Africa's first female billionaire rumoured to seek political career

Africa’s first female billionaire, Folorunsho Alakija, started out as a secretary and fashion designer. She now owns a share of a major Nigerian oil field and is said to be contemplating a move into politics.

 

Recognised for her one-of-a-kind fashion sense, Nigeria’s first female billionaire Folorunsho Alakija started off as a dressmaker herself. Armed with a fashion degree from London, Alakija quickly made a name for her label, Supreme Stitches, after its launch in 1986. With an estimated net worth of $2.5bn, she was listed by Forbes as Africa’s 13th richest person in 2013.
 
In the late 1980s, Alakija’s label landed its biggest client: Maryam Babangida, the wife of then military dictator Ibrahim Babangida. The details remain murky, but in 1993 Alakija’s Famfa Oil acquired the deep offshore oil prospecting licence 126, which is now oil mining licence (OML) 127 and contains the Agbami field. There was no public tendering process, and for years, many questioned the wisdom of the acquisition.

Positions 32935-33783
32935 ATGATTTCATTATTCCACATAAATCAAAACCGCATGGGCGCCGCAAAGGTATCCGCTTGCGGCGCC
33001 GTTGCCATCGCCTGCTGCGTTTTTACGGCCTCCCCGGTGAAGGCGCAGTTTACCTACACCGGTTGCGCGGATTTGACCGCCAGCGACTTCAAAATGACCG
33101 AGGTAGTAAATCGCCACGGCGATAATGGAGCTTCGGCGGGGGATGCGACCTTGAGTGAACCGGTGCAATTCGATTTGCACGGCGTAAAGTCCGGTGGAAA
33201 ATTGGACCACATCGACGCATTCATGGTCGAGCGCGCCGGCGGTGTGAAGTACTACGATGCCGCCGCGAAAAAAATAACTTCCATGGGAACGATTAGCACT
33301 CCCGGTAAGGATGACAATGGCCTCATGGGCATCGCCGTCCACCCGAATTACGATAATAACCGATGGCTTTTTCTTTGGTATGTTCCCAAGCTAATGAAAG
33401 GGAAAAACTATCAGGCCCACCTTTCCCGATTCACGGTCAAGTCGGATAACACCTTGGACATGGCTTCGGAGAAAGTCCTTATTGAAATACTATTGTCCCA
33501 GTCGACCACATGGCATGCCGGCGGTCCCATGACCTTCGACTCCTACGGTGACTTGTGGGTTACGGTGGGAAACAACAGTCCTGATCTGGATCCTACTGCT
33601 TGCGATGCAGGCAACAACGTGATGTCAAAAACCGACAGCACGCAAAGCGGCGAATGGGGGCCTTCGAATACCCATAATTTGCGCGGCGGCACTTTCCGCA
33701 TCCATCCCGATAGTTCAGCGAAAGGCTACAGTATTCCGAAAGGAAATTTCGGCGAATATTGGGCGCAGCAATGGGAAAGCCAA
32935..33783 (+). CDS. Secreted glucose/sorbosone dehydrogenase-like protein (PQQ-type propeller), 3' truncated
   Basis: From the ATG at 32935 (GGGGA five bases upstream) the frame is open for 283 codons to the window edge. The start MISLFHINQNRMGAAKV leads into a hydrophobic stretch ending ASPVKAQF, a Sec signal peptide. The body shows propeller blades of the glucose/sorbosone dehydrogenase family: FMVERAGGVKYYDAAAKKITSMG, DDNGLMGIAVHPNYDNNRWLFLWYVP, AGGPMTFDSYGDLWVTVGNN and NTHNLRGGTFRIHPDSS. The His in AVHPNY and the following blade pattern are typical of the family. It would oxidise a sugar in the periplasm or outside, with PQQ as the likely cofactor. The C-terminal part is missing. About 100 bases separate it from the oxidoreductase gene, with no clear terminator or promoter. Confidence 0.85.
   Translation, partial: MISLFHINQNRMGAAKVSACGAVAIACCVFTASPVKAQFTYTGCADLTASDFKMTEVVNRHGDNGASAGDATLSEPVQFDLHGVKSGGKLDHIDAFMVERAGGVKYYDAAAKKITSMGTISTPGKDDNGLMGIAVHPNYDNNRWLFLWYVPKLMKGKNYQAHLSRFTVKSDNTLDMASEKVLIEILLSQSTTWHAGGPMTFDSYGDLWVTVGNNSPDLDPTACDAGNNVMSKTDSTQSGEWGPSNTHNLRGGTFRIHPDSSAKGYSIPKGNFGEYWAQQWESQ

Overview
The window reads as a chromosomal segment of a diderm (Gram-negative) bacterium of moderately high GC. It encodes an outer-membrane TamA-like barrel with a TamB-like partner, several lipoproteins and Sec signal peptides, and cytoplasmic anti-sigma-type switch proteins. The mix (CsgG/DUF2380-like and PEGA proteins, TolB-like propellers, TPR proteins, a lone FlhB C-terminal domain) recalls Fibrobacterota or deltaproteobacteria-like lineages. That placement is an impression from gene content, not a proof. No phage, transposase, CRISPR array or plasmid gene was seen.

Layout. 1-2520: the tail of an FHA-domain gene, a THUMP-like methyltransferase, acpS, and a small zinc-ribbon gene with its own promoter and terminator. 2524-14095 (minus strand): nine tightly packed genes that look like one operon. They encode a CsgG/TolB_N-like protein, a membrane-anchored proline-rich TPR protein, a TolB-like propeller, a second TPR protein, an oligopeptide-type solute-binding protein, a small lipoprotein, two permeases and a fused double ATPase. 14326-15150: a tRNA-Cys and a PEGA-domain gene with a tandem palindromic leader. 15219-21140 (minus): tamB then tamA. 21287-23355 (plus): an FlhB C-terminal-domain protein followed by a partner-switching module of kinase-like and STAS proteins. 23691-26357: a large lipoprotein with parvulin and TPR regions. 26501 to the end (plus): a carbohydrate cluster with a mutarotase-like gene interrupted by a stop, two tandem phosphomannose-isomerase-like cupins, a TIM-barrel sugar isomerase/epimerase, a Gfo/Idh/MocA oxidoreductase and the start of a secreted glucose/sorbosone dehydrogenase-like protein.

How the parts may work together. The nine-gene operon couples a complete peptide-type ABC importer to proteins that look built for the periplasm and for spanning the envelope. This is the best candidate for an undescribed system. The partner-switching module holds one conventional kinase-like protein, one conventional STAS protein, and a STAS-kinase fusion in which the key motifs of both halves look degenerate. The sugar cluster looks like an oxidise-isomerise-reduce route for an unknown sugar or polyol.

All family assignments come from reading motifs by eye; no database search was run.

“Most serious, long-sighted business people at the time were looking at telecoms,” explains an investment banker close to the businesswoman. “It wasn’t a particularly smart acquisition in relation to oil prices at the time,” he says.
 
Famfa discovered commercial quantities of crude oil in 1999, but commercial production did not begin until 2008, when surging global oil prices made the field profitable. Producing around 200,000 barrels per day, the field is now one of Nigeria’s most lucrative.
 
Almost as remarkable as her ascent is her own background. Among her father’s 52 children, she and her sister were the only two educated abroad. Upon returning from the UK, she applied for a position at a newly opened American bank on the advice of her husband, Modupe, himself a successful lawyer.
Her time as executive secretary at The First National Bank of Chicago, now Finbank, exposed her to many members of the country’s banking elite. Friends say she invested most of her salary in stocks and property. “She was very determined. She had built her first house in Lagos even before her 30th birthday,” says a longtime family friend who requested anonymity.


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